Thursday, December 04, 2014
I have quite a collection of pictures (scanned from prints and originally digital) on my computer and various backup drives. I have several computers on my desk (don't ask) and when they are on they frequently go into screen saver mode and I have them flashing up pictures from a few collections.
When I look at old pictures I can't help but think about how much time has passed and how many people have passed with time. If I see the picture above I immediately think: they are all gone except that baby and teenager. The baby is now my almost 71-year-old sister. The teenager is my Aunt Cappy, featured yesterday. Only my granddad didn't survive to be in my life. But my grandmother, Dad, Mom and the other four sisters are gone now, too.
So much happened to these people. Eight more children would be born amongst three of the women in this picture. They would work and struggle and laugh and cry. (The Ball family, in fact, has a tendency to laugh until they cry.) The children would grow, the people in this picture would grow old, the children would have children and those children would have children. A couple of children would die before their parents.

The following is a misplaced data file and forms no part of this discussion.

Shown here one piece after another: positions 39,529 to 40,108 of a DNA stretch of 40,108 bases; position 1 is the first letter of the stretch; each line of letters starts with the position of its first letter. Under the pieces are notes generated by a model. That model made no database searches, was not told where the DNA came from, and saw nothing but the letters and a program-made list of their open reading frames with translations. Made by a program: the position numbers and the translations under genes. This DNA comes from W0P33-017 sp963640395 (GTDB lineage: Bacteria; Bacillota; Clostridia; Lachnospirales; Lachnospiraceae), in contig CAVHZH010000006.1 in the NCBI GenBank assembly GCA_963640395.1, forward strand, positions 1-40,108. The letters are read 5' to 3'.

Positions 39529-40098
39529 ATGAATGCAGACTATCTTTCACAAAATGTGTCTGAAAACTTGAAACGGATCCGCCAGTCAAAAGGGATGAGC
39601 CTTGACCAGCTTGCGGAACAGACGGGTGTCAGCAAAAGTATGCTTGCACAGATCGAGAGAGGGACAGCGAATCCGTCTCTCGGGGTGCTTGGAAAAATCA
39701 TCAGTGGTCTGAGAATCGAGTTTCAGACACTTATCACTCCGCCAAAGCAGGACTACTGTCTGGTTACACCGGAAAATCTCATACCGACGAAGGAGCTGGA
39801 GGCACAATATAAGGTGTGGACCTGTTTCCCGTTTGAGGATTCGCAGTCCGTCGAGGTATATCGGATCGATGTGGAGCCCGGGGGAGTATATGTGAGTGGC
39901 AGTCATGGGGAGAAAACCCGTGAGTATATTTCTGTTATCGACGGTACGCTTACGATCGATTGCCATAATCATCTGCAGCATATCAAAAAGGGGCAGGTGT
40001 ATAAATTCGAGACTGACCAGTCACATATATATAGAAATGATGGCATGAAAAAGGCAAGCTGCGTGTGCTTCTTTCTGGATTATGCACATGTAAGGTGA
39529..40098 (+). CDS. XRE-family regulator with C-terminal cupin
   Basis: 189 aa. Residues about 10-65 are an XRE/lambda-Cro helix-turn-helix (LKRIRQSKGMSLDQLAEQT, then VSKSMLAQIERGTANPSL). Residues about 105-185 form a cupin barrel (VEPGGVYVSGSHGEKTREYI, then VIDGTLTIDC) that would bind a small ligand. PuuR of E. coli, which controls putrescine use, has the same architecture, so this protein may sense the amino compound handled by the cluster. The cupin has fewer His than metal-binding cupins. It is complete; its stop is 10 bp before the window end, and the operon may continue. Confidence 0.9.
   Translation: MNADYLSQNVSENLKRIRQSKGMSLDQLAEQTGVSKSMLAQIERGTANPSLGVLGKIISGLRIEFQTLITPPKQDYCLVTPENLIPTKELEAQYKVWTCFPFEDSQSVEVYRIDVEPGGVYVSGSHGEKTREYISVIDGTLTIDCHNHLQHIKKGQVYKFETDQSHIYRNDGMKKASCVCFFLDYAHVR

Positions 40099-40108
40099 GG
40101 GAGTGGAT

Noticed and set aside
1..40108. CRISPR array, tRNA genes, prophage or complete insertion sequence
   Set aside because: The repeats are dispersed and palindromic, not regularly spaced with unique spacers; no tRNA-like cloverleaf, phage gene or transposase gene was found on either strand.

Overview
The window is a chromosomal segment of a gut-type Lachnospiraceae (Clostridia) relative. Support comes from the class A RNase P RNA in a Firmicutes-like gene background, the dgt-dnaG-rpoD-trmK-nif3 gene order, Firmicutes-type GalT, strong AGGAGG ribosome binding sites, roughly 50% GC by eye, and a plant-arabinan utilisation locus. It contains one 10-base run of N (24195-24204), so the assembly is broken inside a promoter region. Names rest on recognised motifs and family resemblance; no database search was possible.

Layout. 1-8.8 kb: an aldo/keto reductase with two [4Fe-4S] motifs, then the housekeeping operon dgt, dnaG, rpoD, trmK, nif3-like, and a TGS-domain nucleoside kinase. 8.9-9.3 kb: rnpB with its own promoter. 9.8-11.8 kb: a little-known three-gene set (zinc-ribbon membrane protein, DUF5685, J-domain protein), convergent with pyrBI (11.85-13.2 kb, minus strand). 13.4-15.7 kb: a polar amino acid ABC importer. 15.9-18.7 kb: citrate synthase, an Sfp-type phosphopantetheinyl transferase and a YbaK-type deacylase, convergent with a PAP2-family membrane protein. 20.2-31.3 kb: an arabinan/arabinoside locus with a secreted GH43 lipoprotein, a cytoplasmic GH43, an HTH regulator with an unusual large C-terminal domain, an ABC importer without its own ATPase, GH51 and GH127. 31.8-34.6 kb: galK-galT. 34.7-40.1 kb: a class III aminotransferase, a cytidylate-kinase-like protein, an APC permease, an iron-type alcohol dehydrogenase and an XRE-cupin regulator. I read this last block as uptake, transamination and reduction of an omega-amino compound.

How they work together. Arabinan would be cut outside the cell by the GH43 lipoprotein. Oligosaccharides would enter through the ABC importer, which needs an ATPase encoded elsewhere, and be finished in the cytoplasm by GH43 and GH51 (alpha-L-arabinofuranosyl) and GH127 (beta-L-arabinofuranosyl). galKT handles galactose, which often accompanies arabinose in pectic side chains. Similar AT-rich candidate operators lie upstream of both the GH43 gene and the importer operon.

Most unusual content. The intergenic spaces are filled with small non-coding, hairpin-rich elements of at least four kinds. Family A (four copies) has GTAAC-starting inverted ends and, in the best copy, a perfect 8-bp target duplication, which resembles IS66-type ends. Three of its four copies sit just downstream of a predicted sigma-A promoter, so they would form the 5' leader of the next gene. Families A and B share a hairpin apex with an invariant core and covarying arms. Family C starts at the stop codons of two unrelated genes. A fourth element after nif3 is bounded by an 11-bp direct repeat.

This tendency of mine to look at who has been lost in pictures as they flash by doesn't feel morbid. It feels like celebrating lives lived and the struggle inherent in life. Let's see...there's a picture of my friend Al on the beach at Normandy, my mother with a snowman, two of our dogs (they are gone, too), my mom with us on the Capitol steps when we are children, my Aunts Mary and Dottie at my sister's wedding in 1965. And there's my friend Charles giving me a hug, So recognizable in these pictures on my screens but no longer in the world. Does this make me sad? No just nostalgic and maybe accepting that one is just a pawn in a long sputtering line of humanity trying hard to stop time but failing. Always eventually succumbing.